The science of Breaking Bad: Fly

Breaking Bad : Season 3 : Episode 10 : “Fly”

Walt on a search for "contaminants".

Walt on a search for "contaminants".

Walt becomes obsessed with removing a fly from the Chemistrycave – or is it a sign of something deeper? In this post, I’ll be talking about chemical yield.

You can read more about this episode at AMC, IMDb and the A.V. Club.

Random thoughts

The piece of equipment that Jesse is cleaning looks like an immersion heater (not unlike the one in your kettle), used to keep a large reaction vessel at an appropriate temperature.

Walt may be hoping that the increased air pressure in the lab will make it harder for the fly to move – air at higher pressure is of course denser. However, it’ll also make it more difficult to swing a swatter (which looks like it’s made from two scrubbing brushes stuck into some piping).

Jesse tries to add sodium hydroxide (NaOH) to the reaction vessel, presumably to increase the pH and stop the reaction at a certain point (given how concerned he is about waiting too long). He doesn’t seem too concerned about how much to put in (i.e. he hauls a sack over without bothering to weigh anything out), so it’s probably a quenching work-up step to get rid of any unreacted reagents.

Chemical yield

Before Walt’s fear of contamination gets the better of him, he’s scribbling down numbers and muttering about the yield being too low (which is how he figures out that Jesse has been skimming). How does he know that the container is half a pound too light? Like any good scientist, Walt is continually refining and improving his process, which means always recording how much product is made from a given set of reaction conditions. Although he talks about the yield in terms of weight (pounds), the term is more often used to describe the relative molar yield, which is more informative as it tells us more about the reaction.

Let’s say for the sake of argument that Walt and Jesse’s process takes 225 lb of phenylacetone and produces 200 lb of methamphetamine. The process is around 89 % efficient, right? Well, actually it’s only around 80 % efficient (which is still pretty good for lab-scale organic chemistry) because when we talk yield we have to talk in terms of moles.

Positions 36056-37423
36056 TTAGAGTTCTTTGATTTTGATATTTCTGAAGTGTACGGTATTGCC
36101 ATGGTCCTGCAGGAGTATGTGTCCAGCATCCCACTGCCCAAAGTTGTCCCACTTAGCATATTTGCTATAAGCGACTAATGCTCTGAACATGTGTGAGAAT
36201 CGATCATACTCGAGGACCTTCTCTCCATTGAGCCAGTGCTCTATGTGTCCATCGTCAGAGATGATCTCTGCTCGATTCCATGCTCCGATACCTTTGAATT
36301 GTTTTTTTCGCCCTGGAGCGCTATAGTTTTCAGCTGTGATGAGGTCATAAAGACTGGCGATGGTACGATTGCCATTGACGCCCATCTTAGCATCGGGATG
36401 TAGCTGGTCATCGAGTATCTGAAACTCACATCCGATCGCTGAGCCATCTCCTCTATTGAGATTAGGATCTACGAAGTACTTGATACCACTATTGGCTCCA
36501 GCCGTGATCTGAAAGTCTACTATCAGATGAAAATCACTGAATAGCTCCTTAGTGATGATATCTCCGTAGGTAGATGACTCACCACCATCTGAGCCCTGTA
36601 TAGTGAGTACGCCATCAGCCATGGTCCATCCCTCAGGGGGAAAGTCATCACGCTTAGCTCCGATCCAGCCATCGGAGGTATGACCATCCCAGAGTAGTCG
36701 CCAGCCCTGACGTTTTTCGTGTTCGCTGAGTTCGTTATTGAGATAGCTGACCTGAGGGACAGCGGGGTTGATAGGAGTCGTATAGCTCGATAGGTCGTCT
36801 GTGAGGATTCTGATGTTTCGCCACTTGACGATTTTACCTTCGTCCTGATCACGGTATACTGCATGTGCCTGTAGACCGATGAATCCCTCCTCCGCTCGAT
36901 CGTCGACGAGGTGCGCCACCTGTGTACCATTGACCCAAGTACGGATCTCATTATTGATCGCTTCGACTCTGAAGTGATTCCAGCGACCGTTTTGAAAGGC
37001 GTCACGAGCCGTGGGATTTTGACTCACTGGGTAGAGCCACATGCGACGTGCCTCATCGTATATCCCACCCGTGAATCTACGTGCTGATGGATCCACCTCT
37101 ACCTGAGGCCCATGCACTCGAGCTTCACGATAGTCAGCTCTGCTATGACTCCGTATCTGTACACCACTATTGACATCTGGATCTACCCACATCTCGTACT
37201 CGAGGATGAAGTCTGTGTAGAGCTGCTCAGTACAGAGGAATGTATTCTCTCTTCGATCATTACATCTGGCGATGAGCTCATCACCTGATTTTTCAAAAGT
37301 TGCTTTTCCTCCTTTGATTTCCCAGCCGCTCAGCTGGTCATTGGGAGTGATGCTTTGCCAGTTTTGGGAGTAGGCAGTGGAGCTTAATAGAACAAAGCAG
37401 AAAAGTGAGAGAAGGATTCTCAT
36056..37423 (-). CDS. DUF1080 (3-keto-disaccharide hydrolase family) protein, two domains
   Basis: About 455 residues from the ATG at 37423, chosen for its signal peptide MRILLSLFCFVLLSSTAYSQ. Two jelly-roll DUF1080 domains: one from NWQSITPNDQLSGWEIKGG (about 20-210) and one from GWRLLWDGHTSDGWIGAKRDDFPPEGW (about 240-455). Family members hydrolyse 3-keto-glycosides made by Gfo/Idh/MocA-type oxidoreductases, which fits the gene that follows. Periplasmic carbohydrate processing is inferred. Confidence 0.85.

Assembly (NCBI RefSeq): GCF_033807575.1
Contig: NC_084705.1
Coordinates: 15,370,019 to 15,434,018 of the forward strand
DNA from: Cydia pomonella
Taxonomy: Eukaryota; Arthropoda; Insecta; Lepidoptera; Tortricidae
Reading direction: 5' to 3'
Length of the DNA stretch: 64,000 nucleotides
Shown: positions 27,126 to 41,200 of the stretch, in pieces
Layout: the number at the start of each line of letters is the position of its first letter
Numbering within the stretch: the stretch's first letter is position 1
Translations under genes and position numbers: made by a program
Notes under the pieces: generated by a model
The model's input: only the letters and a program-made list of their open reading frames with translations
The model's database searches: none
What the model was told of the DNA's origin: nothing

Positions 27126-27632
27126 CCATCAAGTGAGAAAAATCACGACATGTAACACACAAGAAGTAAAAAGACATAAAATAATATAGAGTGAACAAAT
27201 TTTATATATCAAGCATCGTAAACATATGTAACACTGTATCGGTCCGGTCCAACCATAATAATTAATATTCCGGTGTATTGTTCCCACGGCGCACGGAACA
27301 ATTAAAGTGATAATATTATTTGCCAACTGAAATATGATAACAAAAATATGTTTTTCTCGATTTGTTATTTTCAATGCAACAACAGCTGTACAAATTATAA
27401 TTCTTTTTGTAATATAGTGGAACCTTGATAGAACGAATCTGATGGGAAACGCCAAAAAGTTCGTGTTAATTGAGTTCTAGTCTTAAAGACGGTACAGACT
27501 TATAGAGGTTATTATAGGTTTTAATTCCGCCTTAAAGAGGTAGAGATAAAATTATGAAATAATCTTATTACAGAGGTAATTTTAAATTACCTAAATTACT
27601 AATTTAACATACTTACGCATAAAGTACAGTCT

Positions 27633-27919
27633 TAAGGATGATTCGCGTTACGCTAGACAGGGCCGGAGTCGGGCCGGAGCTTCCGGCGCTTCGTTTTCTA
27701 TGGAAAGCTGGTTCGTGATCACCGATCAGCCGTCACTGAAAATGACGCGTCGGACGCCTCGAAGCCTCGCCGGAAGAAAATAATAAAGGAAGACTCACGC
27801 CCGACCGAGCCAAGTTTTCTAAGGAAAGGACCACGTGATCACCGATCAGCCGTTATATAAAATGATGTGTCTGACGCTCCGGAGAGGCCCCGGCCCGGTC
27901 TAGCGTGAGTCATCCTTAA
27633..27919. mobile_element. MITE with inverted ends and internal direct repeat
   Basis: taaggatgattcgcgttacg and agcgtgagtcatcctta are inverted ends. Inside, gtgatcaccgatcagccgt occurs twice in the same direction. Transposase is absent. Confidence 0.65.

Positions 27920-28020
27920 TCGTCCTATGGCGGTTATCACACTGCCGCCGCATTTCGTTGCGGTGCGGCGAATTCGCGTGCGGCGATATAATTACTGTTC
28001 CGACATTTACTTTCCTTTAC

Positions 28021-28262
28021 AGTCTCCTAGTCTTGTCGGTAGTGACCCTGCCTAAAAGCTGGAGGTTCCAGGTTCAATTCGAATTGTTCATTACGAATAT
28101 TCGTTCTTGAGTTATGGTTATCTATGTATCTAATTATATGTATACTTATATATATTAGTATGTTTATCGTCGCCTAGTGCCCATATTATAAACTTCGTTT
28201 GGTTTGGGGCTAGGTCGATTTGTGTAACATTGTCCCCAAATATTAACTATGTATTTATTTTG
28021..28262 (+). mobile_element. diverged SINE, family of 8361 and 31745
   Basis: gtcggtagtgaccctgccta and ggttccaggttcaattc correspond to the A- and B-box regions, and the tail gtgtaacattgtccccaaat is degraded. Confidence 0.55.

For background information on this topic, see the primer on molar quantities.

Reagent Phenylacetone Methamphetamine
Molar mass / g mol-1 134.18 149.233
Weight / lb 225 200
Mass / kg 102.27 90.91
Amount / mol 762.19 609.18

What this table highlights is that a molecule of phenylacetone is lighter than a molecule of methamphetamine. If our reaction was 100 % efficient, one mole of phenylacetone (weighing 134.18 g) would give us one mole of methamphetamine (weighing 149.233 g). Here, 762.19 moles of phenylacetone (weighing 225 lb) gives us only 609.18 moles of methamphetamine (weighing 200 lb) and the process is therefore around 80 % efficient.

By considering the yield and efficiency in terms of moles, we always know how many molecules of reagent we have in our reaction – and molecules, as we know, are what’s important. If Jesse slipped a little when adding phenylacetone and accidentally put in 226 lb, we would still be able to figure out the yield and efficiency once we weighed the methamphetamine. For well-understood reactions, we can also figure out a projected yield based on the amount of reactants put in. If Walt knows that 225 lb of phenylacetone went into the vessel and that the process is 80 % efficient then he also knows that 200 lb of methamphetamine should come out. If he gets 199 lb, then something is wrong.

In real organic laboratories, chemical yields are notoriously fickle and vary wildly depending on the person using the equipment, the chemical supplier, the time of day, the ambient temperature, the direction of the wind and so on. Well-refined industrial processes like the one Walt and Jesse are using should be more consistent, which is why Walt struggles so much with the unexpected drop in output. A one-time slight drop in yield should not be a cause for major concern – perhaps a number got recorded wrong or the thermometer was a little off or something – but a regular fall in efficiency has to be investigated in case equipment is malfunctioning or an employee is helping himself to extra product.

Elements in the credits

Breaking Bromine
Bad Barium
Created Chromium
Bryan Cranston Bromine
AnNa Gunn Sodium
AAron Paul Argon
DeaN Norris Nitrogen
Betsy Brandt Beryllium
RJ MitTe Tellurium
KelleY Dixon Yttrium
Mark FreeboRn Radon
MiChael Slovis Carbon
Dave Porter Polonium
Sharon Bialy Sulfur
SherrY Thomas Yttrium
Diane MerCer Cerium
Moira Walley-Beckett Molybdenum
Thomas SchnAuz Gold
George Mastras Germanium
PeTer Gould Tellurium
Sam Catlin Calcium
John ShiBan Barium
Melissa Bernstein Beryllium
MicHelle MacLaren Helium
Mark JOhnson Oxygen
StewArt A. Lyons Argon
Sam CAtlin Astatine
Moira Walley-Beckett Tungsten
Rian JoHnson Hydrogen
Vince Gilligan Vanadium

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